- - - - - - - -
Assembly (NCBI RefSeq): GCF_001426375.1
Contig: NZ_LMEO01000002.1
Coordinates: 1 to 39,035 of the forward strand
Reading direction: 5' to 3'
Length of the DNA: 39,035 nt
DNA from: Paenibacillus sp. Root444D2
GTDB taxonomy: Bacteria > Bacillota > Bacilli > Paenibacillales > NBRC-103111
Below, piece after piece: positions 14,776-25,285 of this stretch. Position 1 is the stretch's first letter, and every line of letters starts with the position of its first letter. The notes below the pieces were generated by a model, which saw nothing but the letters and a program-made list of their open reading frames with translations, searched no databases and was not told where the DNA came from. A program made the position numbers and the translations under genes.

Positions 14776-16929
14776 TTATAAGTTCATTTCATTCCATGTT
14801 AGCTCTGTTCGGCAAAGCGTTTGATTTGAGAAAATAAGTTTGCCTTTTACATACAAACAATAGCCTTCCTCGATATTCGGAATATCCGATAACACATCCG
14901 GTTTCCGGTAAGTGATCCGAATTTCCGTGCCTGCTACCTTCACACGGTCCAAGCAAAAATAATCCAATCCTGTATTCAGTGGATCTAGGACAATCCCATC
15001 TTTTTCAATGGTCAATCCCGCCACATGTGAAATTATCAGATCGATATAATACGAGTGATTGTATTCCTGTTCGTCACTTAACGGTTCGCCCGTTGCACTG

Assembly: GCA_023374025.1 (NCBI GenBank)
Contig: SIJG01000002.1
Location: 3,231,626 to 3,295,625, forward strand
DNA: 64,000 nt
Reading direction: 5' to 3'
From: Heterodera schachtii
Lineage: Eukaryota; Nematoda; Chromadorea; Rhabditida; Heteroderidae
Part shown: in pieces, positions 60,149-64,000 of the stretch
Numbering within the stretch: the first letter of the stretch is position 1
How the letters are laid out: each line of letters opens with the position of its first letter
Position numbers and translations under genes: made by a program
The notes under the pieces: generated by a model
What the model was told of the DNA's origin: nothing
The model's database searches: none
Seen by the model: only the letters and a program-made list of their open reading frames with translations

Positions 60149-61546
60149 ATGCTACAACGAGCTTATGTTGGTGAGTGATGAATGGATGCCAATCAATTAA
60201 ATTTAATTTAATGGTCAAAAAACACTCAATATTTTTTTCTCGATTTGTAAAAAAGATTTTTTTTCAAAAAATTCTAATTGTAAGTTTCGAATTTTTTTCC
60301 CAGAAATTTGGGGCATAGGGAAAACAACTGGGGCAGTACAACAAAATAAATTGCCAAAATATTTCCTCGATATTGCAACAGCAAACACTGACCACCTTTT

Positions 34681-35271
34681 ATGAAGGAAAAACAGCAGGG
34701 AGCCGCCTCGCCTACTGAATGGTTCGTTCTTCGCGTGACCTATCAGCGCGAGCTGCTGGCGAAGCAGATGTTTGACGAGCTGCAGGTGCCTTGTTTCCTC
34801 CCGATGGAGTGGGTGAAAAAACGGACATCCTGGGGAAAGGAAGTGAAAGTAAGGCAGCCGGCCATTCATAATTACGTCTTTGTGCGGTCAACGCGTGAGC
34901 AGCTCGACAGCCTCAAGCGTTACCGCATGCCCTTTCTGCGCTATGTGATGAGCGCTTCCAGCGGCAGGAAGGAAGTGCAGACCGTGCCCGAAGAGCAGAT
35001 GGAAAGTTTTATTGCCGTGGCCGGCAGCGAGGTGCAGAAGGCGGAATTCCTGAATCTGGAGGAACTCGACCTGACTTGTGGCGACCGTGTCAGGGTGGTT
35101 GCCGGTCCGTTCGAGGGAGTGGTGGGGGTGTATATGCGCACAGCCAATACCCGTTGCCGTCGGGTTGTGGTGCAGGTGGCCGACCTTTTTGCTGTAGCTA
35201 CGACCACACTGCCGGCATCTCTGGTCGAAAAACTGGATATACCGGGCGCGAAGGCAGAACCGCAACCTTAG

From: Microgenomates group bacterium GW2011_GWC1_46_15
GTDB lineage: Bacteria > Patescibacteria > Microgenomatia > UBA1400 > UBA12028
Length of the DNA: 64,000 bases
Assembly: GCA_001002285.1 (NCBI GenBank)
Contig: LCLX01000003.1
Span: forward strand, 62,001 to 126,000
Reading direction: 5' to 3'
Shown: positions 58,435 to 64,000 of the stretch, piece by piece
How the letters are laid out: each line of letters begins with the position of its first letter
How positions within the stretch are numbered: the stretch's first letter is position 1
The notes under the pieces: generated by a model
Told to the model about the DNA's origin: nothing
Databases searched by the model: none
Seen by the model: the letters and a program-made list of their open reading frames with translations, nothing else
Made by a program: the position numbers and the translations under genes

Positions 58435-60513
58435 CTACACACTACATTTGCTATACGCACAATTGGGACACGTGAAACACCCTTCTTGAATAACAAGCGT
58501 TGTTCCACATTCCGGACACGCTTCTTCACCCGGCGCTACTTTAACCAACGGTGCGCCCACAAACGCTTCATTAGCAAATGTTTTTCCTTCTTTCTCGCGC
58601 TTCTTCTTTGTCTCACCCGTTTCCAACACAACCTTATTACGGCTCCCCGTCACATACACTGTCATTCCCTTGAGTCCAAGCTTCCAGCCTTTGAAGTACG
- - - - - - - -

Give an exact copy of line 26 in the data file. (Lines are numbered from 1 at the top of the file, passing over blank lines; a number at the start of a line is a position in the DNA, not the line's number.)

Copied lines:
What the model was told of the DNA's origin: nothing